Tuesday, March 29, 2016

Chicago asks: Where's MINE? 04.01.2016

Chicago asks: Where's MINE? #WheresMine 04.01.2016
On Friday night, October 7, 2011, I was sitting with colleagues in a restaurant in Chicago's Greektown. We were anticipating the next day's Antiwar march on the 10th anniversary of the US invasion of Afghanistan, and we were also thinking ahead to the spring, 2012, NATO/G8 summit in Chicago.

We were talking about possible protest activities against NATO/G8, and their location relative to the summit meeting at McCormick Place. I remember saying something like, "It would be wonderful to see participation in every neighborhood in Chicago -- after all, the people in the our Chicago communities have a real beef with the elites that are terrorizing the rest of the world with war and failing to deliver for people here at home. Protests in every neighborhood in Chicago -- that would be the perfect 'welcome' for NATO/G8."

I even had a theme: #WheresMine. (Columnist Mike Royko said in his book Boss that the motto of Chicago is "City in a Garden" but it should be "Where's mine?")

OK, ok, spring 2012 may have been a little early to call for a general strike in Chicago.

Spring 2016 on the other hand . . . . 

The Chicago Teacher's Union has called for a general strike in Chicago to take place just three days from now, on April 1.

As I look back over posts (below) from recent months, it's no mystery why they'll be successful. Illinois budget cuts . . . police murders . . . abuses at Cook County Jail . . . the Homan Square black site scandal . . .   Failures of the CHA . . . . and more.

Want to get involved? It will be easy. Just walk outside your door and look for the protests on April 1.

Just look in any neighborhood in Chicago . . . .

Related posts

How might an uprising against inequality and dismantling the military-industrial complex dovetail?

(See WHERE'S MINE? Inequality in the US and the Military-Industrial Complex )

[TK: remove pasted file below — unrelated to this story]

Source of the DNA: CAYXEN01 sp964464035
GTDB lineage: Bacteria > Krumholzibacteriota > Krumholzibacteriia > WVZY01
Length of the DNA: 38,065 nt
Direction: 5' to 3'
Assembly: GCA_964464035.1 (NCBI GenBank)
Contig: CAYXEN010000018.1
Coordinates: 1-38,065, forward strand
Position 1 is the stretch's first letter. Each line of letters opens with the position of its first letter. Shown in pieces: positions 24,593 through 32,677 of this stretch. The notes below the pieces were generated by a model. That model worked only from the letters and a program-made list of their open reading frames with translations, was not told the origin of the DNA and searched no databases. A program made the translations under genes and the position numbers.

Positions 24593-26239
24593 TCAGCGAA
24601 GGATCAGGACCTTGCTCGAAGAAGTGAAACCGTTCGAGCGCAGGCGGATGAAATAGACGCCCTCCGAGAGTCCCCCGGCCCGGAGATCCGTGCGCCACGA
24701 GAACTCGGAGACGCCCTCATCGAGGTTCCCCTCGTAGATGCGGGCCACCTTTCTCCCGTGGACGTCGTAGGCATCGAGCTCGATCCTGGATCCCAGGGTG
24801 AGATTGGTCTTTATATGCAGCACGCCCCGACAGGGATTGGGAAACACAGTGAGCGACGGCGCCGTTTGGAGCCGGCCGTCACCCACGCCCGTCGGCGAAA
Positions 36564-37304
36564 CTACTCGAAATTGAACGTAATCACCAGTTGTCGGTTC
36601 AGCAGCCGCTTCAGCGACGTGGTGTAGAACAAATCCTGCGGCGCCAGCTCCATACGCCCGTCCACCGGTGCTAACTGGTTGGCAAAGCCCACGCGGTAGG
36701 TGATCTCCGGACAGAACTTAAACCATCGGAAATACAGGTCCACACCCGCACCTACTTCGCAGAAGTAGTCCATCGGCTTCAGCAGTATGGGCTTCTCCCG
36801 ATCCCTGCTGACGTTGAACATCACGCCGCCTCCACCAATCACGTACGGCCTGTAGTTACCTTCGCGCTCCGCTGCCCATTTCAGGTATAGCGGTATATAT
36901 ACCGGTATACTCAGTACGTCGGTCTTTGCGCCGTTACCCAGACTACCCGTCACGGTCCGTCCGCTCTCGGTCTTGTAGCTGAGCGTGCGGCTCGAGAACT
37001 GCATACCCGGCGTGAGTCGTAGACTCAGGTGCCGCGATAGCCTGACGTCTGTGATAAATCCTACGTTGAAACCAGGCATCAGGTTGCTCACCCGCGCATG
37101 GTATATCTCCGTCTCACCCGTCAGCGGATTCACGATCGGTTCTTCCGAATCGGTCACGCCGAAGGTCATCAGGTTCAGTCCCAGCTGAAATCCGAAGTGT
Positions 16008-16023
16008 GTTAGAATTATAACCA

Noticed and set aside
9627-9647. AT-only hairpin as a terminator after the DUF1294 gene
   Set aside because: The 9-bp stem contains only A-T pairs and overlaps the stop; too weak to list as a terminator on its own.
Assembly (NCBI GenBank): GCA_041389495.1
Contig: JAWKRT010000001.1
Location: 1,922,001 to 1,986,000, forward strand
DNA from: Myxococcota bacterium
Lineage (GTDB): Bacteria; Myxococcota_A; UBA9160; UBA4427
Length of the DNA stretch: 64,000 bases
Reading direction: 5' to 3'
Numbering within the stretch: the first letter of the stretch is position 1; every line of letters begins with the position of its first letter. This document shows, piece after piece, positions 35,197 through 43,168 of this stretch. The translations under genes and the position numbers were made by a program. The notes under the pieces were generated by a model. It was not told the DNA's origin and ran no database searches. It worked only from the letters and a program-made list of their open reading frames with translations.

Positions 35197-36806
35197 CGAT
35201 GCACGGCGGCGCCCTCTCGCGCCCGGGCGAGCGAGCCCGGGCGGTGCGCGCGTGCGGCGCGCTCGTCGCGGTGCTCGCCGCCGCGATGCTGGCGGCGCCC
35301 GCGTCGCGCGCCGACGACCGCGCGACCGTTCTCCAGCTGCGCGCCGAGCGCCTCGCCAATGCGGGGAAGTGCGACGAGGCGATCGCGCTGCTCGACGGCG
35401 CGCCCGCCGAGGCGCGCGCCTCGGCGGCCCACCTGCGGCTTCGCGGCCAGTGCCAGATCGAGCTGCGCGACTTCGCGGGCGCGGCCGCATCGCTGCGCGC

People in Illinois are standing up against the attempt by Governor Bruce Rauner to gut services in the state.  Courageous people are demanding change in "Moral Monday" protests.

(See PROTESTS IN ILLINOIS: Do these people look like they're gonna back down? )

In Chicago, one of the things that means is noticing the worsening housing situation, and the failure of the City to live up to its responsibility to help people who live their have affordable housing.

(See Palm Sunday March 20 in Chicago: Occupy!)

Poll figures indicate that SIXTY-FOUR PERCENT of Chicagoans think cover-ups and a code of silence are "a widespread problem" at the Chicago Police Department.

(See #ChiPAC: It's time. (Civilian Control of the Police in Chicago))

Cook County Jail is the perfect example of the nationwide injustice that Michelle Alexander described in her groundbreaking book, The New Jim Crow: mass incarceration, focused principally one people of color, in which "crimes" (often related to drug possession or other low-level offenses) become the mechanism for entrapping people in a cycle of incarceration that is brutalizing and often begins a downward spiral of lifetime discrimination.

(See Free Them All )

People around the world reading the exposé in The Guardian today about the thousands of (mostly African-American) people denied their rights while being detained at a secret Chicago Police Department location at Homan Square might wonder if anyone in Chicago is doing anything in an attempt to get control of the police.

(See CHICAGO: Twilight Zone? Constitution-Free Zone? (What's it look like to YOU?) )